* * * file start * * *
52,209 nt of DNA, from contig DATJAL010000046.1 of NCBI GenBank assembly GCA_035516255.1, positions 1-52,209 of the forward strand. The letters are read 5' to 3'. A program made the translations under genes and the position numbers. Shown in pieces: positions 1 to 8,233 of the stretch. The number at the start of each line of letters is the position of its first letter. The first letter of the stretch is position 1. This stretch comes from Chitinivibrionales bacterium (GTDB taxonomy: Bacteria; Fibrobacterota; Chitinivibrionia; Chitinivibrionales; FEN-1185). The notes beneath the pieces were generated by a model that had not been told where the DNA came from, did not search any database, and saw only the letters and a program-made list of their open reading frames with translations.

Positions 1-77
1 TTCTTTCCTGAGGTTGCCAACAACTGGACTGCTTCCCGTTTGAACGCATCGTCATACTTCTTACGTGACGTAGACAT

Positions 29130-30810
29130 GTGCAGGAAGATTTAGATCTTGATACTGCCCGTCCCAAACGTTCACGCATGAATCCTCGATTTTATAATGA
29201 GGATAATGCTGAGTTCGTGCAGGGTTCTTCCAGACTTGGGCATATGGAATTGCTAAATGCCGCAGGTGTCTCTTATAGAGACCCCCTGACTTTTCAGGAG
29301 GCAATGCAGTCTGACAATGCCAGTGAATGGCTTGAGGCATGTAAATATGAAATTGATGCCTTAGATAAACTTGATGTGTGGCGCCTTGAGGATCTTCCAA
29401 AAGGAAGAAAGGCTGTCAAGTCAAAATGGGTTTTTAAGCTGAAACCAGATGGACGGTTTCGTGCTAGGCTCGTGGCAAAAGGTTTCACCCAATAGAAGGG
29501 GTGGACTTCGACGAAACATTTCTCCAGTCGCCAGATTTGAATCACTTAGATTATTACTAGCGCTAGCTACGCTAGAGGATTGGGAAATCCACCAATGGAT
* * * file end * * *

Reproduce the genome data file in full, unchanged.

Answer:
52,209 nt of DNA, from contig DATJAL010000046.1 of NCBI GenBank assembly GCA_035516255.1, positions 1-52,209 of the forward strand. The letters are read 5' to 3'. A program made the translations under genes and the position numbers. Shown in pieces: positions 1 to 8,233 of the stretch. The number at the start of each line of letters is the position of its first letter. The first letter of the stretch is position 1. This stretch comes from Chitinivibrionales bacterium (GTDB taxonomy: Bacteria; Fibrobacterota; Chitinivibrionia; Chitinivibrionales; FEN-1185). The notes beneath the pieces were generated by a model that had not been told where the DNA came from, did not search any database, and saw only the letters and a program-made list of their open reading frames with translations.

Positions 1-77
1 TTCTTTCCTGAGGTTGCCAACAACTGGACTGCTTCCCGTTTGAACGCATCGTCATACTTCTTACGTGACGTAGACAT

Positions 29130-30810
29130 GTGCAGGAAGATTTAGATCTTGATACTGCCCGTCCCAAACGTTCACGCATGAATCCTCGATTTTATAATGA
29201 GGATAATGCTGAGTTCGTGCAGGGTTCTTCCAGACTTGGGCATATGGAATTGCTAAATGCCGCAGGTGTCTCTTATAGAGACCCCCTGACTTTTCAGGAG
29301 GCAATGCAGTCTGACAATGCCAGTGAATGGCTTGAGGCATGTAAATATGAAATTGATGCCTTAGATAAACTTGATGTGTGGCGCCTTGAGGATCTTCCAA
29401 AAGGAAGAAAGGCTGTCAAGTCAAAATGGGTTTTTAAGCTGAAACCAGATGGACGGTTTCGTGCTAGGCTCGTGGCAAAAGGTTTCACCCAATAGAAGGG
29501 GTGGACTTCGACGAAACATTTCTCCAGTCGCCAGATTTGAATCACTTAGATTATTACTAGCGCTAGCTACGCTAGAGGATTGGGAAATCCACCAATGGAT